Redefining The American Dream
By Kevin Dufficy
Over the past 25 years the new worth of U.S. households headed by an individual 34 years old or under was dropped 31% (Pew Research Center). It's hard to imagine that with such a drastic reduction in net worth that the American Dream is still attainable. Even with this change in overall economic fundamentals, prosperity and success, the two main tenets of the generalized dream, are still attainable as long as you change your way of thinking and adapt to the financial realities presented by the current financial world rather than clinging to methods used by generations gone by.
Is Home Ownership Still a Part of the Dream?
Buying a home has traditionally been associated as a big part of the American Dream. From a practical standpoint however, owning a home should be viewed as a financial decision like any other, not a default activity that everyone should try. To understand the distinction, consider this: no one would ever say that every investor should own shares of Google (for example). Instead the decision to invest in Google (or any other company) or any financial instrument for that matter, should be evaluated by the individual investor based on his or her goals, level of commitment, age, risk tolerance, and optimism surrounding the investment. Home ownership is no different.
Homeowners in Trouble
Those who bought homes in the last decade may have thought they were buying into the American Dream, but this decision took a dramatic and unexpected turn resulting in a large % of homes in the U.S. now being underwater, a state in which the balance of the mortgage owed outweighs the home's value. This is helping to dilute a great portion of the potential net worth of the generation. However, it's worth noting that these individuals do still own their homes. If they maintain the same income that they had when they bought the home, then many of them will continue to be able to pay the mortgage and live in the home. So if their idea of the American Dream was to be a homeowner, they are still realizing that. If it was to make a profitable real estate decision, then they may be out of luck.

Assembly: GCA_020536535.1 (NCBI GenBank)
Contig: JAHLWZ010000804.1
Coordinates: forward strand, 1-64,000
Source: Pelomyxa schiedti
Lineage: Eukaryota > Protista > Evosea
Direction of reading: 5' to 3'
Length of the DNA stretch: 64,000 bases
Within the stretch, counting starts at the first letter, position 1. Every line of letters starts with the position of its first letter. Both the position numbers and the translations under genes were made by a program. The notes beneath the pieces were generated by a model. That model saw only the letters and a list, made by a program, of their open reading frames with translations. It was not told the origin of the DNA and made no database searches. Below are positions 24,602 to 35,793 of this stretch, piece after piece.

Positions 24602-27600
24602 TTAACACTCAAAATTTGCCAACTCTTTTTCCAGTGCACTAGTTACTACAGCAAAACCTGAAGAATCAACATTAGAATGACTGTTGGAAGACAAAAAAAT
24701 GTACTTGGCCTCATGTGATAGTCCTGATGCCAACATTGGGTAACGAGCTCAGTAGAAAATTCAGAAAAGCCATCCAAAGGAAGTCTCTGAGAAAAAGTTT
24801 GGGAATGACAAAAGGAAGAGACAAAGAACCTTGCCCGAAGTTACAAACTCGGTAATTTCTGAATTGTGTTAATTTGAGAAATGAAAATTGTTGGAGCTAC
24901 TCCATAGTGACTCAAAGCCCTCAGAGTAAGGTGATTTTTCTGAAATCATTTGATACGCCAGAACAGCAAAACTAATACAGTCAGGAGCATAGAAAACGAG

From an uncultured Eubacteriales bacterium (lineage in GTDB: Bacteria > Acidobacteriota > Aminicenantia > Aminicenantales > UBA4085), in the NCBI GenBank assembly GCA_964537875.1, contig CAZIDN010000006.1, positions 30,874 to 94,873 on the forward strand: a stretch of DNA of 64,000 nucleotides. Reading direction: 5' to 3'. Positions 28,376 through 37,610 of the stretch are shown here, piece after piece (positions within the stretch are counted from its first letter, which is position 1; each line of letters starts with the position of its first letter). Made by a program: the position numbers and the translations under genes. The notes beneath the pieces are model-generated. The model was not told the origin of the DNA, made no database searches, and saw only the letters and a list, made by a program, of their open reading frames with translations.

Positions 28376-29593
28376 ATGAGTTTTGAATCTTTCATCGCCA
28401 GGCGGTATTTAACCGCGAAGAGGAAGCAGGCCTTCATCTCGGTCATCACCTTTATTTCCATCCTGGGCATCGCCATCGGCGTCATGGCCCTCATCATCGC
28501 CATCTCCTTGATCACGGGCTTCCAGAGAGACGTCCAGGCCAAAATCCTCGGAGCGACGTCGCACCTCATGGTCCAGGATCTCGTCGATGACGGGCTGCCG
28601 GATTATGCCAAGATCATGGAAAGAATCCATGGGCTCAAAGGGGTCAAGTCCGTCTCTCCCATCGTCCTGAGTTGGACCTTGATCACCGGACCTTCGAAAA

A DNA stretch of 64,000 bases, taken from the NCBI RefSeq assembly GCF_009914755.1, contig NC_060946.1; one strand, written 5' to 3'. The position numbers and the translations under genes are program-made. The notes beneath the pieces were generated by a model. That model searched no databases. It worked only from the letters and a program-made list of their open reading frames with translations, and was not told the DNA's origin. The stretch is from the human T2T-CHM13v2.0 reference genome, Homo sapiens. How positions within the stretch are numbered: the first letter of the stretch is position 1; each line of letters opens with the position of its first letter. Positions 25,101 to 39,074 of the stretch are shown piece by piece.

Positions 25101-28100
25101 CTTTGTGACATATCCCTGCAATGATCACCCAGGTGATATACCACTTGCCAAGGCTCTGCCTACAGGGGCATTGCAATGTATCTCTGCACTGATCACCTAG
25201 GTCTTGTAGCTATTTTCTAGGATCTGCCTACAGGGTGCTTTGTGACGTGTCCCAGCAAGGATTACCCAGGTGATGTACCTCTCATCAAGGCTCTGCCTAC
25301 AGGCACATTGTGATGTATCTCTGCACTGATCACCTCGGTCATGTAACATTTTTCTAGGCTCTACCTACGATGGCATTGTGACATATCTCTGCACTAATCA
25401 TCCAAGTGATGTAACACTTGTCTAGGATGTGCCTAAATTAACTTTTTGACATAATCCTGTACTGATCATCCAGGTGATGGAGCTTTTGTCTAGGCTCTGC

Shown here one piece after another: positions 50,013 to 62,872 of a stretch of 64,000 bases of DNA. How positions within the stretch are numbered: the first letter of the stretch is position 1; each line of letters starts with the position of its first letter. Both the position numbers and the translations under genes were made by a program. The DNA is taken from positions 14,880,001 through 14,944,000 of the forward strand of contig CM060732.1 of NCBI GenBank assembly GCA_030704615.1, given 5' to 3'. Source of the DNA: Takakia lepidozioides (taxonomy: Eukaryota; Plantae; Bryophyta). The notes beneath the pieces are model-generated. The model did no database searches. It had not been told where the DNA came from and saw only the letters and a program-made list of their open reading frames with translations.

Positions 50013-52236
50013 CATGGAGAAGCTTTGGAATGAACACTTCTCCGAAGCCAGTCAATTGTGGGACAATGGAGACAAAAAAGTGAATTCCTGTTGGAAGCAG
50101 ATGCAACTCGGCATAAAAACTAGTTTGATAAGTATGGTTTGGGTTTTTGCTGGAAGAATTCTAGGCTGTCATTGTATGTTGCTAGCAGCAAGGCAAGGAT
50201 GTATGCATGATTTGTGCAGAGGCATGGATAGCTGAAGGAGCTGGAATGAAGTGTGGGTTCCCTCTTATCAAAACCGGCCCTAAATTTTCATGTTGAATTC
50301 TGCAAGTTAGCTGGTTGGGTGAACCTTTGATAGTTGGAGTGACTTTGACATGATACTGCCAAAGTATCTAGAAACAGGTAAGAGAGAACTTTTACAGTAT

Where Does Income Fit In?
It's easy to try and interpret your income as a measure of success, but as a true benchmark of success this may not be indicative of true success, determined by each person's own measures. A low professional or laborer can be amongst the most socially conscious and important whereas a wealthy individual could be unhappy and lonely in their world. Many people would readily sacrifice financial security and comfort in order to make a difference in the world around them. Prosperity and success do not necessarily go hand-in-hand. Often, one individual's definition of success may stand between his ability to create prosperity. If prosperity is a defining factor in your idea of success, then it's important that you focus on making the kind of career moves that will help you gain that, but you still must remember that there are no guarantees. And while a college degree may have been the ticket to high income 20 years ago, the market is much more competitive now and you may need to take other steps to convey your value to employers.
The Bottom Line
The American Dream has been too-long tied to the idea that prosperity brings happiness and that the same set of moves that delivered the dream's realization decades ago will work today. While living in survival mode is probably not the ideal situation for those looking to be happy, neither is it a requirement to have a nest egg of millions in the bank. Instead, why not focus on your definition of the American Dream. Understand it based on your priorities and potential and make relevant individual decisions rather prescribing to a group of pre-set parameters and steps.
About Kevin Dufficy
Kevin Dufficy is a seasoned financial expert having written articles and blogs on a wide range of financial, investment and retirement planning topics. He has an MBA from UC Berkeley, and a degree from H.E.C., the leading French business school in Paris, France. To follow Kevin"s profile, click here.